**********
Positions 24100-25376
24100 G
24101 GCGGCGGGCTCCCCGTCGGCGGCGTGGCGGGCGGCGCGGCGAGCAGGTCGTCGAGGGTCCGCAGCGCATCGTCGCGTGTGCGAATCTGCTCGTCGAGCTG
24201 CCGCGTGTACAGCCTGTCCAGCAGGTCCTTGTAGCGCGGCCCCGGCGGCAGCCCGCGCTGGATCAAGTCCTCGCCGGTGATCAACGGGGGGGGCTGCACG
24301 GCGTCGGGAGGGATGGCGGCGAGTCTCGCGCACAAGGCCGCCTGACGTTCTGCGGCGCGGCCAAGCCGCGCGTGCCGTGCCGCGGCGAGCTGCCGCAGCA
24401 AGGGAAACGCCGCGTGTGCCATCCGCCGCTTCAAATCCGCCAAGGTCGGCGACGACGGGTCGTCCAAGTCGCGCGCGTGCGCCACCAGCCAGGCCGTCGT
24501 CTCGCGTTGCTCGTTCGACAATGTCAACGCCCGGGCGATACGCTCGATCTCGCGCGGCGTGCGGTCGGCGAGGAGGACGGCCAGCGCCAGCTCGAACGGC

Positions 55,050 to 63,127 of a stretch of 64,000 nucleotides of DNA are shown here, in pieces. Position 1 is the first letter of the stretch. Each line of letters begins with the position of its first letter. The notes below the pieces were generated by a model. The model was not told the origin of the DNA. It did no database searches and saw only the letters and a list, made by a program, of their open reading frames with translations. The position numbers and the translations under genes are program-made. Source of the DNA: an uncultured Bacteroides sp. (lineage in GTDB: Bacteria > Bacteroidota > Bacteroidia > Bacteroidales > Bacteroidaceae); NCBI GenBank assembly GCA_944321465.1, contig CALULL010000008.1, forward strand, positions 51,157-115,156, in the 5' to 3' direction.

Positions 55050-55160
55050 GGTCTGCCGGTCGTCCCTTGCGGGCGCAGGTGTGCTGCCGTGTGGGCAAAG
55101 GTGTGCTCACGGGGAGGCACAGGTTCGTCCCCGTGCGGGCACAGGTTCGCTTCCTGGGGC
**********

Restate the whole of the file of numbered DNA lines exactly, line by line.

Positions 24100-25376
24100 G
24101 GCGGCGGGCTCCCCGTCGGCGGCGTGGCGGGCGGCGCGGCGAGCAGGTCGTCGAGGGTCCGCAGCGCATCGTCGCGTGTGCGAATCTGCTCGTCGAGCTG
24201 CCGCGTGTACAGCCTGTCCAGCAGGTCCTTGTAGCGCGGCCCCGGCGGCAGCCCGCGCTGGATCAAGTCCTCGCCGGTGATCAACGGGGGGGGCTGCACG
24301 GCGTCGGGAGGGATGGCGGCGAGTCTCGCGCACAAGGCCGCCTGACGTTCTGCGGCGCGGCCAAGCCGCGCGTGCCGTGCCGCGGCGAGCTGCCGCAGCA
24401 AGGGAAACGCCGCGTGTGCCATCCGCCGCTTCAAATCCGCCAAGGTCGGCGACGACGGGTCGTCCAAGTCGCGCGCGTGCGCCACCAGCCAGGCCGTCGT
24501 CTCGCGTTGCTCGTTCGACAATGTCAACGCCCGGGCGATACGCTCGATCTCGCGCGGCGTGCGGTCGGCGAGGAGGACGGCCAGCGCCAGCTCGAACGGC

Positions 55,050 to 63,127 of a stretch of 64,000 nucleotides of DNA are shown here, in pieces. Position 1 is the first letter of the stretch. Each line of letters begins with the position of its first letter. The notes below the pieces were generated by a model. The model was not told the origin of the DNA. It did no database searches and saw only the letters and a list, made by a program, of their open reading frames with translations. The position numbers and the translations under genes are program-made. Source of the DNA: an uncultured Bacteroides sp. (lineage in GTDB: Bacteria > Bacteroidota > Bacteroidia > Bacteroidales > Bacteroidaceae); NCBI GenBank assembly GCA_944321465.1, contig CALULL010000008.1, forward strand, positions 51,157-115,156, in the 5' to 3' direction.

Positions 55050-55160
55050 GGTCTGCCGGTCGTCCCTTGCGGGCGCAGGTGTGCTGCCGTGTGGGCAAAG
55101 GTGTGCTCACGGGGAGGCACAGGTTCGTCCCCGTGCGGGCACAGGTTCGCTTCCTGGGGC